Part of this answer references GPT, GPT_Pro to solve the problem better

This is because bubble sort is an algorithm for comparing data sizes, it compares two adjacent elements, Swap based on the size relationship. If you use "<" To compare, it means from smallest to largest, which is the ascending order; And if you use "> Order from largest to smallest, or descending. If bubble sort is used for descending order, it will fail because it will not sort the data properly.

As an example to illustrate: suppose you have an array [10, 5, 4, 9, 8], if you use ascending bubble sort(i.e., use "< Compare), then in the first cycle, 10 will be compared with 5, 5 will be compared with 4, 9 will be compared with 8; And it turns out that 5 is less than 10, 4 is less than 5, 8 is less than 9, and they switch places. The resulting array is [5, 4, 8, 9, 10], which is already an ordered ascending array.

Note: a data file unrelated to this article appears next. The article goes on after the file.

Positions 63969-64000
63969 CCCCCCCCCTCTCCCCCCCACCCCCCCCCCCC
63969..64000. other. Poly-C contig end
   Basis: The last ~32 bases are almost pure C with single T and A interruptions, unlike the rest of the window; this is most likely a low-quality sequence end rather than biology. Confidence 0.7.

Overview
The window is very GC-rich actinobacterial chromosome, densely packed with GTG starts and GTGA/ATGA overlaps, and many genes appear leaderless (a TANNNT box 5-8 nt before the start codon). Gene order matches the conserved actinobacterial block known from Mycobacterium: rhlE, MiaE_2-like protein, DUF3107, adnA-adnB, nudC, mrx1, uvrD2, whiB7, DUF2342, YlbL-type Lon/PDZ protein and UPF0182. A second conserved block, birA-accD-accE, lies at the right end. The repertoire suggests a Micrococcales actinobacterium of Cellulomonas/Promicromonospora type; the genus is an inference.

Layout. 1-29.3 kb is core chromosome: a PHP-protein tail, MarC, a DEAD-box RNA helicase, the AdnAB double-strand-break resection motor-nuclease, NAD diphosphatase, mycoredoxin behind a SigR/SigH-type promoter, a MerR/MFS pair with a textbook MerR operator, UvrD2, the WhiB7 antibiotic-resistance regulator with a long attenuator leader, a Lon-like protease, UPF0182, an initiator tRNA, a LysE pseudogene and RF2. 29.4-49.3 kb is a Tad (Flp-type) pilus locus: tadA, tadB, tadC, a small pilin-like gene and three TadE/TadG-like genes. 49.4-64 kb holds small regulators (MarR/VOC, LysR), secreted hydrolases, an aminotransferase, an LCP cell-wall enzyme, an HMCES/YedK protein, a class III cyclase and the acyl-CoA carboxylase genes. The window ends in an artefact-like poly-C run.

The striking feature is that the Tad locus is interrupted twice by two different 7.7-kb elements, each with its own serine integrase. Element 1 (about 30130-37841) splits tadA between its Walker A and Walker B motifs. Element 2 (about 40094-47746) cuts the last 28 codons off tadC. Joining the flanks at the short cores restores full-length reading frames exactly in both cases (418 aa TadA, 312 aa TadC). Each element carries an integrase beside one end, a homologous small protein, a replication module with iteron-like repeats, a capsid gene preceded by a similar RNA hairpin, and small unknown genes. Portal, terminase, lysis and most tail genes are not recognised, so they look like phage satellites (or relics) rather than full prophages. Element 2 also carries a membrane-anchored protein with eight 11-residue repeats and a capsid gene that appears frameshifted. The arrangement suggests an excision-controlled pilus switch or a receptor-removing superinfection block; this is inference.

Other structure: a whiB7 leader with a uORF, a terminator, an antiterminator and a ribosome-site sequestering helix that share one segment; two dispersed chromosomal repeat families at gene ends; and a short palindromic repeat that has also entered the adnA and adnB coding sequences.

While using descending bubble sort(i.e., using "> Compare), then in the first round, 10 will be compared with 5, 5 with 4, and 9 with 8. But since it's not true that 5 is greater than 10, 4 is greater than 5, and 8 is greater than 9, we're not going to swap them. The resulting array is [10, 5, 4, 9, 8], which is clearly still an unordered array.

So we can see that for bubble sort to work properly and sort data in ascending/descending order correctly, we need to select the correct size relation operator "<" based on what we are trying to achieve. "Or" > .

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